8 Chansons Populaires Espagnoles (1987) | mezzo-soprano and piano | 14′
Estelas | guitar | 3′
Nuit de Pouchkine (1990) | countertenor, 12 mixed voices et viola da gamba | 8′
Quatre Chœurs (1987) | childrens choir (or womens choir) | 7′
Signes (1965) | instrumental ensemble (7 musicians) | 20′
Silenciaire (1969) | instrumental ensemble (18 musicians) | 16′
Tiento (1955) | guitar | 6′
Maurice Ohana was born on June 12, 1913 in Casablanca. As a child, he became interested in Berber musicians from Morocco while being lulled by the flamenco songs of his mother, originally from Spain.
Maurice Ohana did almost all his musical studies in France, while continuing his classical studies. He turned for a while towards architecture, which he abandoned to devote himself entirely to music.
As soon as he was demobilized, he moved back to Paris in 1946. It was at this time that his first works were known in France. With three friends, he founded the Groupe Zodiaque, which set out to defend freedom of expression against the dictatorial aesthetics then in vogue.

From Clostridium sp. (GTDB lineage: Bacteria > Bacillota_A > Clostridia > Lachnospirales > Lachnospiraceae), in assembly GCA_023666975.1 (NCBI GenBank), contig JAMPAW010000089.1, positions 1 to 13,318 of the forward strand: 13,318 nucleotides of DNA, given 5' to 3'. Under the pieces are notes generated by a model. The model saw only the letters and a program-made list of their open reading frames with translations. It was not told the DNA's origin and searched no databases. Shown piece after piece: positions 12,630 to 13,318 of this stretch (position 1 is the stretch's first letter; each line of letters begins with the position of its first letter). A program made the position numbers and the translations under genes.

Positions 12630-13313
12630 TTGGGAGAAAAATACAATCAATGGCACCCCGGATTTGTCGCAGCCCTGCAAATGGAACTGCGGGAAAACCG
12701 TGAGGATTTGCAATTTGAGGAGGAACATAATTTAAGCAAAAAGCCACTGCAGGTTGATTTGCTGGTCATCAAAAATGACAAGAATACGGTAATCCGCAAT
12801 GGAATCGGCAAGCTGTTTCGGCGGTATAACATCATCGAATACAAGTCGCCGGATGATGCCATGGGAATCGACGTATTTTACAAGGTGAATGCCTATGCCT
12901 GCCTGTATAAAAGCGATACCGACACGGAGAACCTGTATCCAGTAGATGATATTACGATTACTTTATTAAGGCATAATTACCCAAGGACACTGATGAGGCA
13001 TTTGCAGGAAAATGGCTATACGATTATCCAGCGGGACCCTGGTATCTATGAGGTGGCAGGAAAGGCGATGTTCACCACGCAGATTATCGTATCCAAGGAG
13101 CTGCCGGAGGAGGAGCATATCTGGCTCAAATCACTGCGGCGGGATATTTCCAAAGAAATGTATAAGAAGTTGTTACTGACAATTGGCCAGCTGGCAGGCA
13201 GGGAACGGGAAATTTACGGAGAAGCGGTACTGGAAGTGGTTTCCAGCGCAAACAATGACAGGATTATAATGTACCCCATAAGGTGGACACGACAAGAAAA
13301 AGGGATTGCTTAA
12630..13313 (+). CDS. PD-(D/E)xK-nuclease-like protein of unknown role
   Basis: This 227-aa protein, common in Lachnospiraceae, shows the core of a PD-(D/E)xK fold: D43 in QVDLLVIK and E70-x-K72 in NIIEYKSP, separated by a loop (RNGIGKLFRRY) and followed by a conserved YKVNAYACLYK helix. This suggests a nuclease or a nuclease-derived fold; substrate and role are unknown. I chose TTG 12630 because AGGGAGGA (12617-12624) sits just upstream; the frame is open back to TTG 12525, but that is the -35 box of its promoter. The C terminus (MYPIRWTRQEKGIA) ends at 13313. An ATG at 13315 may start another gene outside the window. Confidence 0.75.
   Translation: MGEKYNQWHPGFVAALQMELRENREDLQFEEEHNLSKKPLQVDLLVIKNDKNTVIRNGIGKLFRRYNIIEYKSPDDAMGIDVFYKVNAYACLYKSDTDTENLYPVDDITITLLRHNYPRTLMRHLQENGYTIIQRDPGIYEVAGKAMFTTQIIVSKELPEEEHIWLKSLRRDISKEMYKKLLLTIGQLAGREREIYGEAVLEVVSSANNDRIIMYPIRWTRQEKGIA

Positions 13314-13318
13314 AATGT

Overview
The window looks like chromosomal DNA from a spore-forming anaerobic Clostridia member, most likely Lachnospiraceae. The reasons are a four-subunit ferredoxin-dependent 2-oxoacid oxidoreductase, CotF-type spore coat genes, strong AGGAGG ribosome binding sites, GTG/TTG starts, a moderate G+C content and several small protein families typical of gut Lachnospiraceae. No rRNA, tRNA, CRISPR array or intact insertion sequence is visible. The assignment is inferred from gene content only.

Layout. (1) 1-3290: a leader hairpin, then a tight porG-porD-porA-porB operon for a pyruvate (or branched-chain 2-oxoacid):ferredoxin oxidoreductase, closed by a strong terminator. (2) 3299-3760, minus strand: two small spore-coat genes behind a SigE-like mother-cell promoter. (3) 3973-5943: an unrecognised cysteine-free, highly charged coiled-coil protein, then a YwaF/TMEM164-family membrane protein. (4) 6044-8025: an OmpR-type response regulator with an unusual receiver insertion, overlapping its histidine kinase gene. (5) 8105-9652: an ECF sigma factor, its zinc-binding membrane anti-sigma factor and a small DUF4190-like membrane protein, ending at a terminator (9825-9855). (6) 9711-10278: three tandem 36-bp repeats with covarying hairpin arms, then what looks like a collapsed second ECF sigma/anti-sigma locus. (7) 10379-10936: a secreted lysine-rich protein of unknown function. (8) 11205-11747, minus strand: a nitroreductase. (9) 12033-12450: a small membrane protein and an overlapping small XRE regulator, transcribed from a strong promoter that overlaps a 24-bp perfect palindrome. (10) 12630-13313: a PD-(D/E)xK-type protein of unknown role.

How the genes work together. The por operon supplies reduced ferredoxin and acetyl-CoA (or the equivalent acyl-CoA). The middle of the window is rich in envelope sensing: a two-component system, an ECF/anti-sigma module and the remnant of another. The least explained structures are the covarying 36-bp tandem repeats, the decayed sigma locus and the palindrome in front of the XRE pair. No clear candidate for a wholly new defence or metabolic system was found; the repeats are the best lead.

Resolutely away from dodecaphonic or serial movements, Maurice Ohana nonetheless pursued a revolution in the broadening of methods and the exploration of sound and the resulting forms.
Faithful to his Andalusian origins, while enlarging their musical essence to universal dimensions, Maurice Ohana has progressed towards a synthesis in which we find the research and preoccupations of contemporary music. First of all as regards the scale, which he frees from the diatonic straitjacket, the rhythm he tends to free from the bar, and the vocal techniques he brings back to their original virtues, outside the grip of bel canto.
He has also contributed to enriching various instrumental fields, notably percussion, with works such as the Silenciaire, the Quatre Études, pieces for the new ten-string guitar, or vocal works such as the Office des Oracles, Cris or Sibylle.
From 1976 on, an uninterrupted series of large-scale works such as L’Anneau du Tamarit, the Mass, the Three Tales of the Honorable Flower, chamber opera, the Book of Prodigies, etc…, lead to this sum that is the Opera La Célestine, premiered on June 13, 1988 at the Palais Garnier.
Maurice Ohana died on November 13, 1992 in Paris.
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